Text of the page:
The results from a survey by the World Economic Forum entitled “The Future of Jobs 2020”2 showed that Thailand scored 55% for the digital skill of its population and 60.5% for the business relevance of its tertiary education on a weighted average basis in 2019-2020.
Delving into the adjustments made by the surveyed firms during the COVID-19 pandemic, 84% said they accelerated the digitalisation of their work processes, 75% reported that they provided opportunities for working remotely, and 50% indicated that they expedited the automation of tasks.
The survey also probed into foreseeable changes in job roles. The top five emerging job roles identified by the surveyed firms were, in descending order, data analysts and scientists, digital marketing and strategy specialists, big data specialists, A.I. and machine learning specialists. In terms of the top five redundant skills in the near future, they cited data entry clerks; administrative and executive secretaries; accounting, bookkeeping and payroll clerks; assembly and factory workers; and construction labourers.
For reskilling and upskilling programs, the survey revealed that the top five skills in focus comprised analytical thinking and innovation, active learning and learning strategies, critical thinking and analysis, leadership and social influence, and complex problem solving. Some 90% of the surveyed firms said they expect their employees to pick up the required new skills on the job and 80% said they will either outsource certain functions or hire new staff with relevant skills.
To help Thailand’s higher education system cope with the new human resource demands, the Thai government has been implementing demand-driven human resource development programs to produce highly-skilled and technology-oriented workers. Related government agencies have curated 13 programs that involve the private sector in the education and training of human resources to suit the various needs of businesses moving forward.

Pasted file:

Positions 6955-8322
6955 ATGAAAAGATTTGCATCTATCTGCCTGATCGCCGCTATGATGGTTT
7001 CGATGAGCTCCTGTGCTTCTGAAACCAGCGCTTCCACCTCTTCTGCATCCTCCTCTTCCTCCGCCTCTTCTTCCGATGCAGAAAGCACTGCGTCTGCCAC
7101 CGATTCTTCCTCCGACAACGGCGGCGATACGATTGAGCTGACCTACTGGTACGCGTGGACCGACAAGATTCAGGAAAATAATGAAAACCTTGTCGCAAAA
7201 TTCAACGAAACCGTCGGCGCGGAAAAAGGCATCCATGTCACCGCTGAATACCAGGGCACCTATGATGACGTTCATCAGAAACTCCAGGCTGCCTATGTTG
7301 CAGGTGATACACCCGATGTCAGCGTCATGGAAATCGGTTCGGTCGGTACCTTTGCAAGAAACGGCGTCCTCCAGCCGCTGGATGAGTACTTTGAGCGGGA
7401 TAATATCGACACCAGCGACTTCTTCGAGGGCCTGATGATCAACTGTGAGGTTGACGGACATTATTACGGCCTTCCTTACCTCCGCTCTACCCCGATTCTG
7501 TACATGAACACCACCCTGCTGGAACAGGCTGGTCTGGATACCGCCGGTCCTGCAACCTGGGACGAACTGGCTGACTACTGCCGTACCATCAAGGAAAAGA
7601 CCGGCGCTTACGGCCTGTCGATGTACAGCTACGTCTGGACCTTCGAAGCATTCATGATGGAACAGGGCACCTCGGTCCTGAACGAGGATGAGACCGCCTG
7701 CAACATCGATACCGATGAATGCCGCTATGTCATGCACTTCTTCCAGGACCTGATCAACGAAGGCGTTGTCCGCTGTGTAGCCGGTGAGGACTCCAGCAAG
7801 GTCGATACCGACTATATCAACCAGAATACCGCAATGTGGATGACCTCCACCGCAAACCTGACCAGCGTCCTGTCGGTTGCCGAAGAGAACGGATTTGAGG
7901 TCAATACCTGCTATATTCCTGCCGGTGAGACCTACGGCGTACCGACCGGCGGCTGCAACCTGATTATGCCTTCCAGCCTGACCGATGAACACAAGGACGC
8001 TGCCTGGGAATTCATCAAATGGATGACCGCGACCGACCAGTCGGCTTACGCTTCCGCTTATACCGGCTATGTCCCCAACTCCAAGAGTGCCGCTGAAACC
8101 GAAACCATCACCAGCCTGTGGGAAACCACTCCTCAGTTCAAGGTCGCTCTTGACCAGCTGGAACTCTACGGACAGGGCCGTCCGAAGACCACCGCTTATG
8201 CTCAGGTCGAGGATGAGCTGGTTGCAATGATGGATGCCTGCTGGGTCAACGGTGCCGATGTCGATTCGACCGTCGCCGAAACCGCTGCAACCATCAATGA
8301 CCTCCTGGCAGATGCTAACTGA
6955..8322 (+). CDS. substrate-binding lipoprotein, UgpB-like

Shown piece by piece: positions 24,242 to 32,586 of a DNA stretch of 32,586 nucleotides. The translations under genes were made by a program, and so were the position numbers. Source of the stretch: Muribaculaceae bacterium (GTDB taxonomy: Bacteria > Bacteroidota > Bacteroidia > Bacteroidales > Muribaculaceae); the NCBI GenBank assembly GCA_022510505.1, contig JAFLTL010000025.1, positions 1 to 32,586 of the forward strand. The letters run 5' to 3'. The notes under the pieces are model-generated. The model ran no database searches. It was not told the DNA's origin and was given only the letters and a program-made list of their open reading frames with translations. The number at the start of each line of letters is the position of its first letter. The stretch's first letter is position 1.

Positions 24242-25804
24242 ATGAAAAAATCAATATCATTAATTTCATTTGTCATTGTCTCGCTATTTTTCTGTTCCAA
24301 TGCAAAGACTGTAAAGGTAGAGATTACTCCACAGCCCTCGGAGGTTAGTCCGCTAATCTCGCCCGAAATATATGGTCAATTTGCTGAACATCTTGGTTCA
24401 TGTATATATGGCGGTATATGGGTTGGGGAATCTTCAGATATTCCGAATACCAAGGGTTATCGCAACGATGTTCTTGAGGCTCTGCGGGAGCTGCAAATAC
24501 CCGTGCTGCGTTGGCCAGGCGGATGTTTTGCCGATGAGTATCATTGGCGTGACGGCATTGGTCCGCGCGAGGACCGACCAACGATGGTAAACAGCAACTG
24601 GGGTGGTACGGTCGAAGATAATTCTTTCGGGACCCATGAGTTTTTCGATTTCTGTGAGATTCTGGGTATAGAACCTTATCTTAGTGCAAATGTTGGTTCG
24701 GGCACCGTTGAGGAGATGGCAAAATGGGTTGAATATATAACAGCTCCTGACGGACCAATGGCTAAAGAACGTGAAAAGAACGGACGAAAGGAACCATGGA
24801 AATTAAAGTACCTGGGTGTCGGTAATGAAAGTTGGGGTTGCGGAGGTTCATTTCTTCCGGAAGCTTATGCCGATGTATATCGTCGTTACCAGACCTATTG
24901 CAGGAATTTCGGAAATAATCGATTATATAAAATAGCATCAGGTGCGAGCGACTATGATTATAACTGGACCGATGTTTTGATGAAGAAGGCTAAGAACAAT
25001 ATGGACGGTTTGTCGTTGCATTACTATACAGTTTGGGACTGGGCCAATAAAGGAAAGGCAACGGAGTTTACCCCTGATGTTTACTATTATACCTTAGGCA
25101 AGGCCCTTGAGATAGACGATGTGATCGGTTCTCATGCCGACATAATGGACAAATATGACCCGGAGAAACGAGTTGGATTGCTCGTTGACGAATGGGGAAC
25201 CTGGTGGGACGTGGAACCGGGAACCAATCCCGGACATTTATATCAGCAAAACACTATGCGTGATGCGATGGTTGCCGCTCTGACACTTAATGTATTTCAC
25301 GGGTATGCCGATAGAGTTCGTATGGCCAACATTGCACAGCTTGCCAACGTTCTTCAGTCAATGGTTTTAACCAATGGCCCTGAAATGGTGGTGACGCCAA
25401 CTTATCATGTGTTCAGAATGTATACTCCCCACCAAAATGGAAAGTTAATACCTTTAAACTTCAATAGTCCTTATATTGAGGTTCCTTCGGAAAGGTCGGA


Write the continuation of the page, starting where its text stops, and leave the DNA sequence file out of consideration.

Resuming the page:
Key to this approach is Cooperative and Work Integrated Education (CWIE) which seeks to engage business in jointly designing curricular at universities and vocational schools to better equip students with the skills needed for the modern workplace and in providing cognitive apprenticeships.
CWIE will better prepare students to enter the job market by furnishing them with a detailed understanding of future business demands for expertise and skills, the potential career paths open to them, and the future challenges they may face. Meanwhile, the business sector will have a better opportunity to improve the competency of its manpower by ensuring they possess the required skills, attitudes and values, while also benefiting from access to incentive programs. The MHESI has set a target of doubling the number of students receiving education through CWIE from 102,000 in 2020 to 205,000 by 2024.
Furthermore, the MHESI expects to drive engagement by the private sector in reskilling and upskilling programs such as Work-integrated Learning (WiL), which incentivises business to provide education at working facilities by allowing them to deduct associated expenses when calculating their corporate income tax liability. To be eligible for this corporate income tax exemption, companies are required to recruit students attending universities or vocational schools as staff for at least two years.
Under the Talent Mobility program, personnel with science, technology, and innovation expertise from universities and government research institutions are encouraged to work in the industry temporarily to increase the competitiveness of entrepreneurs. For the Dual Vocational Training Program, students will spend not less than half of their courses training for a career and this will be counted as study time in both the academic institutions and the companies.
Meanwhile the EEC is collaborating with universities and vocational schools located in the special economic zone area on offering incentives to businesses to provide scholarship programs and short-term courses to support manpower development.